GMO Internet Inc. (“GMO”) is a Japanese-based tech conglomerate with over 4,700 full-time employees and a market cap of over 200 billion yen. Since May 2017, the organization has taken steps to enter the cryptocurrency space, including the creation of a cryptocurrency exchange targeted towards institutional investors and retail traders and the formation of a cryptocurrency mining business in Northern Europe.

Recently, GMO released a statement that domestic employees will have the option to receive part of their salary payment in bitcoin. This announcement is both interesting and important for a multitude of reasons, particularly because Japan is one of the primary players in the cryptocurrency world. According to jpbitcoin.com, a Japanese website serving as a central hub for cryptocurrency news and information, yen-based bitcoin trades accounted for nearly half of all bitcoin trades in November. And while Japan’s Finance Minister recently remarked that bitcoin “has not yet proven to be credible enough to become a currency,” Japan’s Financial Services Agency confirmed that that bitcoin can be used as legally accepted payment in the country.

Since GMO is a corporate leader in Japan, it is plausible that GMO’s cryptocurrency compensation scheme may serve as a model for Japanese and non-Japanese corporate entities moving forward. To that end, GMO has implemented a number of limits to their bitcoin payment program, likely to minimize their potential legal and financial exposure. Rather than offering the compensation scheme to all employees, the program will initially only be offered to one of GMO’s largest subsidiaries, GMO Internet Co., Ltd. Additionally, GMO is limiting the maximum amount of bitcoin that employees may receive on a monthly basis. At the onset, GMO Internet Co., Ltd. employees will be permitted to deduct a maximum payment of 100,000 yen per month (roughly $885) from their salaries to purchase the bitcoin equivalent of such amount. These employees will also be offered a 10 percent bonus to opt-in to the compensation scheme.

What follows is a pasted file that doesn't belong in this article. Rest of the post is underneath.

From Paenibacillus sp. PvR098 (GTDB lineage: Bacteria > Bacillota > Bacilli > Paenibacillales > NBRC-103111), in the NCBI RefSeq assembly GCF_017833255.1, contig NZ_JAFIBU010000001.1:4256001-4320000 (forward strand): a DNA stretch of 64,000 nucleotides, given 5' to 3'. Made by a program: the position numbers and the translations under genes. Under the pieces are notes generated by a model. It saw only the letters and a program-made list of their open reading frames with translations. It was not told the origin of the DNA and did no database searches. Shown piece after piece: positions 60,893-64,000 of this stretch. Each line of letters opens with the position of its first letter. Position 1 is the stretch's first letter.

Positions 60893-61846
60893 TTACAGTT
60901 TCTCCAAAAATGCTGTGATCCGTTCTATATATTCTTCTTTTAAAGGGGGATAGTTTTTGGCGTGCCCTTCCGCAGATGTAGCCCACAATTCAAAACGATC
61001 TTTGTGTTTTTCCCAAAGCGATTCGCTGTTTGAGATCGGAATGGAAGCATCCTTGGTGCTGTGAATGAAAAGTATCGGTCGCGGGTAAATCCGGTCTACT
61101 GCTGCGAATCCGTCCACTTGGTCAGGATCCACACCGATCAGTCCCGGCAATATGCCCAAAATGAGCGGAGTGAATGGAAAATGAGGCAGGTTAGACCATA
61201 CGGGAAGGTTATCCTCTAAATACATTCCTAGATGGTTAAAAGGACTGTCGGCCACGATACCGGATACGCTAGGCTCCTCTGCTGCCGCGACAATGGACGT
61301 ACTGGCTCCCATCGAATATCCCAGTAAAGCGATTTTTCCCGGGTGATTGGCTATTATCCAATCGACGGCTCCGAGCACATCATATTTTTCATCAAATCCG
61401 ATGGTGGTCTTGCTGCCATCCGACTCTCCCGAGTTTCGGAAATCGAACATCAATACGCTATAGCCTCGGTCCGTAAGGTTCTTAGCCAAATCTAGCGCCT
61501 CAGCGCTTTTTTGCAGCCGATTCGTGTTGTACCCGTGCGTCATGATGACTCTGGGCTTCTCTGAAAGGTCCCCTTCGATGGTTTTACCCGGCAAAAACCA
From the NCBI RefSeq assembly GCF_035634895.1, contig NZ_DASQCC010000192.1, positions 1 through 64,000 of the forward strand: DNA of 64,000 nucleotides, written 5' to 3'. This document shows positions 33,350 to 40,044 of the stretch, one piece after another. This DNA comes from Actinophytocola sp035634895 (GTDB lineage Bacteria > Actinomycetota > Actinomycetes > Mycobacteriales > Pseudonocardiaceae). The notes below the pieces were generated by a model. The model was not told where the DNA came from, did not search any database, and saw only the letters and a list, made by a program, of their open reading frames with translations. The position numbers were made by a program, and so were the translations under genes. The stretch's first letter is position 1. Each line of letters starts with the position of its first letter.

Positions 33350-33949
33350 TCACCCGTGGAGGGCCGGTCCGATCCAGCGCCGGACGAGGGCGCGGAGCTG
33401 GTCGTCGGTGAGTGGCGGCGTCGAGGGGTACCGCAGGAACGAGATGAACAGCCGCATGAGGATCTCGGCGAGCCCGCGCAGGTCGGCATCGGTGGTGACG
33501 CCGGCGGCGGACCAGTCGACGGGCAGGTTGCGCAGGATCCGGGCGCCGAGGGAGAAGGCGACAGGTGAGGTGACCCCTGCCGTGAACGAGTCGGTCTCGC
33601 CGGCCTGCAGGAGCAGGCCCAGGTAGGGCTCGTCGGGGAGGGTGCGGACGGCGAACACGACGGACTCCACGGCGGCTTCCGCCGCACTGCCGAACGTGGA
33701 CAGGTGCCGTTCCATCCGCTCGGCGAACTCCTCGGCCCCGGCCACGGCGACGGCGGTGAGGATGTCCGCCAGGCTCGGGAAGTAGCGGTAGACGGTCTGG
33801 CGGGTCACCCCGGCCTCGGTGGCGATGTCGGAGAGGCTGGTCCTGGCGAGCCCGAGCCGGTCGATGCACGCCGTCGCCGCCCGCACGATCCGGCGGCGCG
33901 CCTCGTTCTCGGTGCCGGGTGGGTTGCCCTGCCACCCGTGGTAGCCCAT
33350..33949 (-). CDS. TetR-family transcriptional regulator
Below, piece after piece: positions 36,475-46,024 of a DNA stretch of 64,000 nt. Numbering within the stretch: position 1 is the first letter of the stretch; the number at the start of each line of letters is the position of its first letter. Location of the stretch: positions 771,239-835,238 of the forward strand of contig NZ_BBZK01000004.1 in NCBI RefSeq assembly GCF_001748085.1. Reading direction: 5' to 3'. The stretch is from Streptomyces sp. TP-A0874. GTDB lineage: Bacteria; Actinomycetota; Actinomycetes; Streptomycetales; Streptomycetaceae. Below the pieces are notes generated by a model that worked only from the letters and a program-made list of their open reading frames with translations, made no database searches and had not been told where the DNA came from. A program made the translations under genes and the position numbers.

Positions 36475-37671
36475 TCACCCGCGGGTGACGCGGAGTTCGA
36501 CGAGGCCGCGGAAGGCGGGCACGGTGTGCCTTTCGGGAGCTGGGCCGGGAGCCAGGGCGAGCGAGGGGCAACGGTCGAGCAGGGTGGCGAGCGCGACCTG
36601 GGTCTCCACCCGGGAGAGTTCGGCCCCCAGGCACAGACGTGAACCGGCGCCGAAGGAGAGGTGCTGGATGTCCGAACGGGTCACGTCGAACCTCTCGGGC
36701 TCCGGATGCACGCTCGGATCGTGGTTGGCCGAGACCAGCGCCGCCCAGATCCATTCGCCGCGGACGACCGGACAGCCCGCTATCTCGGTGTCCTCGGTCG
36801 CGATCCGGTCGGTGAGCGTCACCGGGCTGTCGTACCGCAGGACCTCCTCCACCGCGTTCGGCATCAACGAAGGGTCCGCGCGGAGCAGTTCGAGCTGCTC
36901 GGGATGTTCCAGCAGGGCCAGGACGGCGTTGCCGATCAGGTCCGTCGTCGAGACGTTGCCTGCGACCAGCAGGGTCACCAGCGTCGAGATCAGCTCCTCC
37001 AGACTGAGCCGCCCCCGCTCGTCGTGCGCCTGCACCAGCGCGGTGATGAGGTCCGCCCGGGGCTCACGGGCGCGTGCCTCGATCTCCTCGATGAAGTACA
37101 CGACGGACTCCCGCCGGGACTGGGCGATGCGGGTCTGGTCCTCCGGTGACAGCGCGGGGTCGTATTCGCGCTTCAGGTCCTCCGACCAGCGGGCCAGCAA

As we discussed here, paying U.S. employees in cryptocurrency puts an employer at risk of U.S. wage and hour violations. However, Japanese wage and hour laws differ from comparable U.S. laws, making it easier for Japanese organizations like GMO to create a cryptocurrency-based compensation scheme. Chapter III, Article 24 of Japan’s Labor Standards Act dictates that payment to employees must be made in cash (recognized currency), subject to multiple exceptions. One such exception exists when there is a partial deduction of wages pursuant to an agreement with a person representing the majority of the employees. GMO has taken the position that their compensation scheme is compliant with this exception, since the option to receive compensation in bitcoin is consensual (and likely pursuant to such an agreement).

If GMO’s February 2018 roll-out of the program is successful, we anticipate that other international organizations will follow suit.